New York Companies Profit from Giving Away Their Time

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New York Companies Profit from Giving Away Their Time

Firms are turning to pro bono projects to give up-and-coming managers a chance to grow
Nonprofit staff from Pro Mujer, receive pro bono service from MasterCard employees at the MasterCard Pro Bono Challenge

Nonprofit staff from Pro Mujer, receive pro bono service from MasterCard employees at the MasterCard Pro Bono Challenge

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New York companies profit from giving away their time through #probono service http://bit.ly/2fzXwF2 @crainsnewyork @taprootfound
Tuesday, November 29, 2016 - 2:00pm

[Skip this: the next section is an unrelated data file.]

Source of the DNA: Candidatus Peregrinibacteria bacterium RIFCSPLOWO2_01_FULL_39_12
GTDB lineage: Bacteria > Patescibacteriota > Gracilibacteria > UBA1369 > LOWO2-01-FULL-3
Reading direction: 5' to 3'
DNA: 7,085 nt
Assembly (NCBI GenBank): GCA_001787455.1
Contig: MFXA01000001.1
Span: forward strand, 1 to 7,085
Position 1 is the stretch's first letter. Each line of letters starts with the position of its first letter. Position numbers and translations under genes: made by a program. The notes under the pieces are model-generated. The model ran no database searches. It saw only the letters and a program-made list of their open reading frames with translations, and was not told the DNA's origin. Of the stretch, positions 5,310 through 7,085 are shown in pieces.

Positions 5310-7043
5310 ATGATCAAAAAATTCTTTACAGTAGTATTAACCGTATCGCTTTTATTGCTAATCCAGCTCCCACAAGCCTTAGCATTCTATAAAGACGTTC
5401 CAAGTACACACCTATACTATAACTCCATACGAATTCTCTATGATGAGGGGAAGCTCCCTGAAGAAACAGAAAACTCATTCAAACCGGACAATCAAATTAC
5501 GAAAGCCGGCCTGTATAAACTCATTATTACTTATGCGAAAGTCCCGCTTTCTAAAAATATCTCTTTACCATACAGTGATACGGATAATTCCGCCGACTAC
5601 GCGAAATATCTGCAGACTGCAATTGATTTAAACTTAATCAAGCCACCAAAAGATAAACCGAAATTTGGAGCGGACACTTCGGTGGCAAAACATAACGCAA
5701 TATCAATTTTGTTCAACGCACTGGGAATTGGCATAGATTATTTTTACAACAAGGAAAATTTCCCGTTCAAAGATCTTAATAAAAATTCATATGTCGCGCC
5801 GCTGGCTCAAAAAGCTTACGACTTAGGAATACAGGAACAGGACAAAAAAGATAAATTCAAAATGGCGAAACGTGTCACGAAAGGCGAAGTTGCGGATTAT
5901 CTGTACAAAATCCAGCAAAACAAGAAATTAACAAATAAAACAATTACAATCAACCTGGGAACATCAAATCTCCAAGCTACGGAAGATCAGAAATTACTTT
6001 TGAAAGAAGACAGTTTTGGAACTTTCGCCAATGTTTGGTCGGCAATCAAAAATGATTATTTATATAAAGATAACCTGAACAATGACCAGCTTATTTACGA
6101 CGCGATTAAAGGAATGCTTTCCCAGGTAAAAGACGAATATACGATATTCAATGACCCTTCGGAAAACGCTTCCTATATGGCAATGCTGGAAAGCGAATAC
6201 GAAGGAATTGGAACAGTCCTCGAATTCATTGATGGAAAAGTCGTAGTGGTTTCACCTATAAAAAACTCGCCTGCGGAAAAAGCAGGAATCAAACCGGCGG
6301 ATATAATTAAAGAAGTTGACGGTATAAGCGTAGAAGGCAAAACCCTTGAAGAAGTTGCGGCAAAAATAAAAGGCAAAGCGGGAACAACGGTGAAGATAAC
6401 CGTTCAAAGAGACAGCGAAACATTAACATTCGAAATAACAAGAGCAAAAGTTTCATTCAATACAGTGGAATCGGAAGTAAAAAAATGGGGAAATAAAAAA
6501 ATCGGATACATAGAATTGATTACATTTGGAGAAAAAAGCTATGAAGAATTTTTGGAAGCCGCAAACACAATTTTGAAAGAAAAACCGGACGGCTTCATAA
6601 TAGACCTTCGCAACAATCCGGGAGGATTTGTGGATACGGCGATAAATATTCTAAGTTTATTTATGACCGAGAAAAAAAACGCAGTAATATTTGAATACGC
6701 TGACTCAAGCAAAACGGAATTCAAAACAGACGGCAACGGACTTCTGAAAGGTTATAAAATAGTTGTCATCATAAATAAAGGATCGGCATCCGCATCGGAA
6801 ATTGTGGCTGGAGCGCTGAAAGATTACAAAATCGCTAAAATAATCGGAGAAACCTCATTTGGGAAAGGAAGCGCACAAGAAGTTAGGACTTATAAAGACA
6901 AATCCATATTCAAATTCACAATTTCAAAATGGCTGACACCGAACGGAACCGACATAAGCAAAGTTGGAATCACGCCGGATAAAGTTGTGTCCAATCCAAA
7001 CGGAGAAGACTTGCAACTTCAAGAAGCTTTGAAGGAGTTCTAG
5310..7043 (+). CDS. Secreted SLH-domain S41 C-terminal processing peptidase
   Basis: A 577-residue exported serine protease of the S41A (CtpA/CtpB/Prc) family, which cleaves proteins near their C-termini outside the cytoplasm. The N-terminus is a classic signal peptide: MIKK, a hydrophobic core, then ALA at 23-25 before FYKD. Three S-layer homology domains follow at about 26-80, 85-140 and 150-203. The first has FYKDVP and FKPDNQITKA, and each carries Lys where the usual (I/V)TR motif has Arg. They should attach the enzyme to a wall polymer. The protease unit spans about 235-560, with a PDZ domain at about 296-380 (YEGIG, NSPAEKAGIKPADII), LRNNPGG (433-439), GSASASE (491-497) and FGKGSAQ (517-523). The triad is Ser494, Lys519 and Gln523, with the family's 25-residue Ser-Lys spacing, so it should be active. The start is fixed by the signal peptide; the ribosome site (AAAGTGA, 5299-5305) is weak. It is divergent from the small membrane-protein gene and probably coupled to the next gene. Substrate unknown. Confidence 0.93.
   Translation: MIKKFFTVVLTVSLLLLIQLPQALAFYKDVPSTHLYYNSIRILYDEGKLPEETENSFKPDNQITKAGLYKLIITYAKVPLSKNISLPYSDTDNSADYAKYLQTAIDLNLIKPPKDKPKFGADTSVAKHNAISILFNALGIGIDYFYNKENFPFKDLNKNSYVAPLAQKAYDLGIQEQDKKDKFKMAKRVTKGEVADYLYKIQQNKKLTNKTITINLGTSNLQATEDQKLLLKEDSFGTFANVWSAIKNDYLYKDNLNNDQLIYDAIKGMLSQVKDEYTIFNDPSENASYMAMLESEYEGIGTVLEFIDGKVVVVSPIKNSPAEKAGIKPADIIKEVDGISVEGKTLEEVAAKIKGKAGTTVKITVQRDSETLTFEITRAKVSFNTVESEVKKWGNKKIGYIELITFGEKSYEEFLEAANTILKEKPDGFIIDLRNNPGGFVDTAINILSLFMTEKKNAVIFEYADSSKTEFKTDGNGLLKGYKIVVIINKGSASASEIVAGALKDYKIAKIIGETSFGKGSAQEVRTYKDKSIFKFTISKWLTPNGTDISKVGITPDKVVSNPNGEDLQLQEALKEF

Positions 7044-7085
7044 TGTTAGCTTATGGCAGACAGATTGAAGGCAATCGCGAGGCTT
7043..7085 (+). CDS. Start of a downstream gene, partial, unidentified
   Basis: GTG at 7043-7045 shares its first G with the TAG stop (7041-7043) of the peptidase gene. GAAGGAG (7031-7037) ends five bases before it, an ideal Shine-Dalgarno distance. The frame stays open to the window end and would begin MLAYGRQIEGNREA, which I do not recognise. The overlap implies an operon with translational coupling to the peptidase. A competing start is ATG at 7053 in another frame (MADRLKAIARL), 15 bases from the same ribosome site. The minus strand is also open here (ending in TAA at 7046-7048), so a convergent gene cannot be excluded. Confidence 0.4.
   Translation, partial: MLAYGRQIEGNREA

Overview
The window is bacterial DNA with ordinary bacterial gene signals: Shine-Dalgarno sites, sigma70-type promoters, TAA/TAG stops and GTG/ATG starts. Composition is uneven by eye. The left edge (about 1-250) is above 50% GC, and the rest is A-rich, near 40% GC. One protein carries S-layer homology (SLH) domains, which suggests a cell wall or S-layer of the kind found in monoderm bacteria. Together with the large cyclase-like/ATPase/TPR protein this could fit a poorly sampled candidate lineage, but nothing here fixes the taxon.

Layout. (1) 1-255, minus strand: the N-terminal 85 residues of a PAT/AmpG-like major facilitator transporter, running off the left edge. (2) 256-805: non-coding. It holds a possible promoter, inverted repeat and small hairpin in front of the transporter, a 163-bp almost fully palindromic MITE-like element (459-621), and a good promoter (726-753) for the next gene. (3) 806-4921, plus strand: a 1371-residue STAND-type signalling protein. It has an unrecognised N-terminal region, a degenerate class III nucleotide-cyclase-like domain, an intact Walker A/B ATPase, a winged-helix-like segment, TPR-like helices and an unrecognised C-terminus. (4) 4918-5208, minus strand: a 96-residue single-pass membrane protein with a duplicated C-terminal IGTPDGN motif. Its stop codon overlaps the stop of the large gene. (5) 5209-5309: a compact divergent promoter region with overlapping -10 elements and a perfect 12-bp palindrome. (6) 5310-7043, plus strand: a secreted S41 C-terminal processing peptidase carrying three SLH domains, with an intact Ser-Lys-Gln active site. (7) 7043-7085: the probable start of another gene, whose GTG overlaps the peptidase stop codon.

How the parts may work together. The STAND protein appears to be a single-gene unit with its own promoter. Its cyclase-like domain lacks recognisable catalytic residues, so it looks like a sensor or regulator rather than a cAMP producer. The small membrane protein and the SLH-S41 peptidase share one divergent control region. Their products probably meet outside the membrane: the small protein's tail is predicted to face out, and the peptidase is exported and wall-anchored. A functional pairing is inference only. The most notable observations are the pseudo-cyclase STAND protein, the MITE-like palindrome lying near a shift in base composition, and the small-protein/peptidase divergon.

When Carissa Biggie was 
selected for Goldman Sachs’ six-month leadership-acceleration program, one of her tasks was to figure out a template for growth—not for the firm or even for her department but for STRIVE, a national nonprofit that provides skills training for low-income people and helps them get jobs.

Welcome to corporate pro bono, the fastest growing category of volunteerism in the U.S.

“[Companies] are using pro bono as a way to develop leadership, nurture high-potential employees and create more strategic ways of giving back to the community,” said Liz Hamburg, president and CEO of the Taproot Foundation, which maintains a network of 20,000 corporate volunteers across the country and coordinates skilled volunteering programs for Fortune 500 companies, connecting them with nonprofits in need of strategic savvy.

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Keywords: Diversity & Inclusion | Goldman Sachs Foundation | Macquarie | Responsible Business & Employee Engagement | Social Impact & Volunteering | Taproot Foundation | mastercard | nbcuniversal | pro bono